23 of 27 people found the following review helpful
This book is a gem. It is a rare book that I would recommend equally to senior executives and students thinking about a career path, but this is such a book. I agreed to review this book for the publisher and received a free copy. I've known the author since the early 1990's when the U.S. Government first tried to learn how to do commercial intelligence, calling it Open Source Intelligence (OSINT). They still don't get it, for the same reason most executives don't get it: arrogance, ignorance, and a complacency that comes from having too much money and not enough accountability.
Before laying down my notes, let me first place this book squarely in the top twelve books in English. This is the one I would recommend to anyone as a starter, followed by:
Ben Gilad, Blindspots (Infonortics, UK), order online from them directly
Early Warning: Using Competitive Intelligence to Anticipate Market Shifts, Control Risk, and Create Powerful Strategies
Measuring the Effectiveness of Competitive Intelligence: Assessing & Communicating CI's Value to Your Organization
Super Searchers Do Business
Super Searchers on Competitive Intelligence: The Online and Offline Secrets of Top CI Researchers (Super Searchers series)
Business and Competitive Analysis: Effective Application of New and Classic Methods
Building & Running a Successful Research Business: A Guide for the Independent Information Professional
The New Competitor Intelligence: The Complete Resource for Finding, Analyzing, and Using Information about Your Competitors
Keeping Abreast of Science and Technology: Technical Intelligence for Business
The New Craft of Intelligence: Personal, Public, & Political--Citizen's Action Handbook for Fighting Terrorism, Genocide, Disease, Toxic Bombs, & Corruption
Information Operations: All Information, All Languages, All the Time
The last are mine, as with all my books free online at Phi Beta Iota, the Public Intelligence Blog. There are MANY books in this field, some listed at the back of this book. For me it boils down to culture, structure, sources, and process. CULTURE: from the CEO to the Chief Content Officer or Chief Knowledge Officer, do the bottom-line bosses understand that Competitive Intelligence is worth at least 20% of their gross in new revenue or avoidance of lost revenue? STRUCTURE: Is there at least a six person CI shop with a direct report relationship to the CEO or no less than one down from the CEO? SOURCES: Does the CI staff have a budget for serious research including out-sourcing of special studies and integration of appropriate processing power? PROCESS: Is the CI staff integrated into both the day to day decision-making as well as the strategic forward thinking? Nothing is dumber than "this is what we've decided to do, tell us about the path."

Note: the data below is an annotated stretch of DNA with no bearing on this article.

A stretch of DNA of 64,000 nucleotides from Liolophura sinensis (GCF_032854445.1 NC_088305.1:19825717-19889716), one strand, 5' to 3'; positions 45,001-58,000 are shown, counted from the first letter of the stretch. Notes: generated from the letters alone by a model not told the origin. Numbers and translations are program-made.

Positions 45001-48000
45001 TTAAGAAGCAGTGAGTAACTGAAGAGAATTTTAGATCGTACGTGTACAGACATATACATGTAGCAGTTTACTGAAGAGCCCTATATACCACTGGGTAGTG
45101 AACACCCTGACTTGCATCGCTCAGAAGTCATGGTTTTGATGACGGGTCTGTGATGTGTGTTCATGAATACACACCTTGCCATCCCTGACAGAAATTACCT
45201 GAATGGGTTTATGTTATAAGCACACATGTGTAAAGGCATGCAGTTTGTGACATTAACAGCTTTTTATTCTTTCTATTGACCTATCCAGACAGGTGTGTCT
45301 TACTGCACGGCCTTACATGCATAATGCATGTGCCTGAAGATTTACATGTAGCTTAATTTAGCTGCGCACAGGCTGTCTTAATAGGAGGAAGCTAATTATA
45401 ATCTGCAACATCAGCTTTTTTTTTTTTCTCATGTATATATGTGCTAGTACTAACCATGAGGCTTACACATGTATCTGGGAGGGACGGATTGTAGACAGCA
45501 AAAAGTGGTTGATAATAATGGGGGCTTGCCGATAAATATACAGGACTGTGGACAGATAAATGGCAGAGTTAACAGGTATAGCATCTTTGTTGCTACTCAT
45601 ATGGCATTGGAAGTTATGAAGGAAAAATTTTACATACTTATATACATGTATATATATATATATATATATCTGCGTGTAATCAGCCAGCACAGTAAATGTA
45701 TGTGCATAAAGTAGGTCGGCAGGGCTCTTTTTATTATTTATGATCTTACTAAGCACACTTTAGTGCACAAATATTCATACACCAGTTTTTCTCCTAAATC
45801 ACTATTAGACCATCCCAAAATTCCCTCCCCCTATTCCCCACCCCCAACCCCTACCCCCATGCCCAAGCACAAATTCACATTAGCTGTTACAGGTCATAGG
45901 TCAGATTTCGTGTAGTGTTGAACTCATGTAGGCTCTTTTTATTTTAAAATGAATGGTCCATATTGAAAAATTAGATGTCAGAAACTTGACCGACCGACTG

Now my notes on this book, which fully satisfies as an overview of the above and as an introduction to the broader literature.
1. External matters. It has been a long time in coming, but both the commercial intelligence industry (which is emergent from the scattered competitive intelligence industry) and the key customers including law firms are starting to realize that the customer's future needs, unstated needs, and the totality of the external environment are vastly more vital than internal data mining also badly known as Business Intelligence. One shipping executive told me they learned the hard way that in one particular African country with a strong textile industry, the regulatory and corruption context was so bad that the fashion cycle was OVER before they could get the finished goods out of the country. Never assume anything and forget the past.
2. Truth matters. The author is very polite on this point, one that the U.S. Government at the political and senior executive level still does not appreciate. I am totally enchanted by the early quote from the chairman of Saatchi & Saatchi, "When things are not going well, until you get the truth out on the table, no matter how ugly, you are not in a position to deal with it." That one quote made this book worthwhile for me.
3. Executive short-falls. I like to quote Ben Gilad, who along with this author and Jan Herring and Dick Klavans and Babette Bensoussan are among my most respected colleagues: writing in BLINDSPOTS: replacing myths, beliefs, and assumptions with market realities (Infonortics UK 1996): "Top managers' information is invariably either biased, subjecive, filtered or late." Also from Gilad: "Using intelligence correctly requires a fundamental change in the way top executives make decisions." The author does a devastatingly elegant job of putting executive naivete in its place early on, the same section serving as a "lay of the land" for any aspiring commercial intelligence practitioner.
4. Definitions and Scope. The middle of the book is great on definitions and strong in comparing market research with competitive intelligence on multiple levels. In Figure 3.1 on Page 38 th author lists the following as being essential elements of any comprehensive endeavor (I put them in alpha order) Culture; Customers; Demographics; Distributors; Economy; Government and Industry Regulations; Other Industries; Prospects; Substitutes; Suppliers; Technology; AND Competitors. I will never forget the head of the French steel industry lamenting in 1993 that after spending a ton of money on studying all other national steel industries, they got cut off at the knees because they failed to realize plastic would be a substitute for automobile parts including underside parts.